2. The Death of Animals in Cooper’s “Pioneers”

The passage which jumped out the most was the killing of the pigeons.  The author had a very clear opinion of the attack on the pigeons. Cooper denounces the acts of the pioneers and portrays them as savage and base individuals who are overcome with “exultation and delight” with the act of the pigeons slaughter (230). Cooper refers to the birds as “victims” and asserts that they are “harmless as a garter-snake” (250-251). The pioneers justify themselves by claiming that the birds are a nuisance to their wheat fields and they are thereby doing a service. Even though the reader can understand the plight of farmers, you find yourself feeling sorry for the defenseless birds and revolted by the brutality of the pioneers. Cooper uses the character of Leather-Stocking to be the voice of Mother Nature. He recognizes the waste and implores the settlers to stop their killing. These different standpoints create a distinct divide to the reader between the settlers and the natives. The settlers look wasteful and selfish, capitalizing on their agricultural endeavors, whereas the Native American seems sagacious and has found a way of life which does not intrude upon the land and its original inhabitants. The journal also brings the reader’s attention to the pioneer’s effect on the animal population as a whole. Judge Temple retells his struggle with the famine and inadvertently highlights the damage the settlers have exacted on the environment. He refers to the settlers as a “swarm of locusts” who “swept away the means of subsistence”. (237).  Not five years prior, whence Judge Temple first endeavored across the unsettled land, he encountered numerous populations of animals. After the land began to be inhabited, the “enormous shoals of herrings” (238) and “myriad of the wild-fowl” (249) cease to be mentioned.  Overall, Cooper’s Pioneers arouses a sense of injustice for the Native inhabitants of the land and depicts the settlers as wasteful, cruel, and uncompromising.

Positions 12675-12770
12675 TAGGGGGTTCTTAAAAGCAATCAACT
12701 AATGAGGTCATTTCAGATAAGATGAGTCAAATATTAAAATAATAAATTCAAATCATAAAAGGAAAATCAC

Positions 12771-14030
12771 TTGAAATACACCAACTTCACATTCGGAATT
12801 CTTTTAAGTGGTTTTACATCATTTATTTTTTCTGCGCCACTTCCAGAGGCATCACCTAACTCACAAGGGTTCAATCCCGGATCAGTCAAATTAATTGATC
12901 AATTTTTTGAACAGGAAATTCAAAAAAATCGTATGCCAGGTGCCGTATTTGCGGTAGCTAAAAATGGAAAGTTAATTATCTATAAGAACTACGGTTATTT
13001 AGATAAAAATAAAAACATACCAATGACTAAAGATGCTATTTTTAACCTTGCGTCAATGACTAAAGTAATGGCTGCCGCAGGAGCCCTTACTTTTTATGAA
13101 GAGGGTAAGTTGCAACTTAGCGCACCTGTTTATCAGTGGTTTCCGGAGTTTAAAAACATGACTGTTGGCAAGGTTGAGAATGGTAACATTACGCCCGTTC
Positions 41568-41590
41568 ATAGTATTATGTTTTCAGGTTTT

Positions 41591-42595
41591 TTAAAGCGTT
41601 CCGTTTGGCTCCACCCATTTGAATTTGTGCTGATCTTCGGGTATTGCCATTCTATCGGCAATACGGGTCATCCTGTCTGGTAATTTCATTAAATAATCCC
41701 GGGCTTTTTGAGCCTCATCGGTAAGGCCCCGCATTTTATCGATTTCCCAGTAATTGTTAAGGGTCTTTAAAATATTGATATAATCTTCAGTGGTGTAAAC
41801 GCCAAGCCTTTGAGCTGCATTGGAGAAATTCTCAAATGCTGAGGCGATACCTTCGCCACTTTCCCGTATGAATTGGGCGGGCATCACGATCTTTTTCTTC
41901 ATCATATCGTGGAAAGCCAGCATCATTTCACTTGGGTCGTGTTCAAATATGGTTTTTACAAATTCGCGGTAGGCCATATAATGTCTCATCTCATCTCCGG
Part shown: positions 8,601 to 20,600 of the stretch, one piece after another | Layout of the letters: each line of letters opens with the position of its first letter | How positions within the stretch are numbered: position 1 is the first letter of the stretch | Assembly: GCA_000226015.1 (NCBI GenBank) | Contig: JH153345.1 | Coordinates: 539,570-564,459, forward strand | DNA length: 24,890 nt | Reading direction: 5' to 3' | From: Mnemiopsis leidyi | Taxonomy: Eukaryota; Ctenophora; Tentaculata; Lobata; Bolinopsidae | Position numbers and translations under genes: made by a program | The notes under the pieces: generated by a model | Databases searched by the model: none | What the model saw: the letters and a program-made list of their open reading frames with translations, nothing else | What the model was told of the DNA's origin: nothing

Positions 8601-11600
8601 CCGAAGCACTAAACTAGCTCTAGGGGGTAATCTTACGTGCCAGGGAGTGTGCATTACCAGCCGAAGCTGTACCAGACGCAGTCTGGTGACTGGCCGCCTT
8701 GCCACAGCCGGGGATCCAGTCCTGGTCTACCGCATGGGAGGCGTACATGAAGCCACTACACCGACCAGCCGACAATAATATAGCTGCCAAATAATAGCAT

One response to this post.

  1. I completely agree with you that Cooper uses the pigeon scene to not only get the reader to sympathize with the birds and nature, but also for them to see how wasteful, and to an extent how disgusting the settlers are in their attitudes towards nature. Not only does it bring to the readers attention their effects on the animal population but it also shows how in several instances that is treated in a very nonchalant manner. For example, in the scene with the death of the buck the Judge is more worried about showing off his kill to Dick Jones “who has failed seven times …this season,” (9) than the fact that it has been that hard to find venison in the wilderness anymore. Other than Natty the characters in the story are more worried about the self – profit and gain – then they are about the destruction they’re causing around them.

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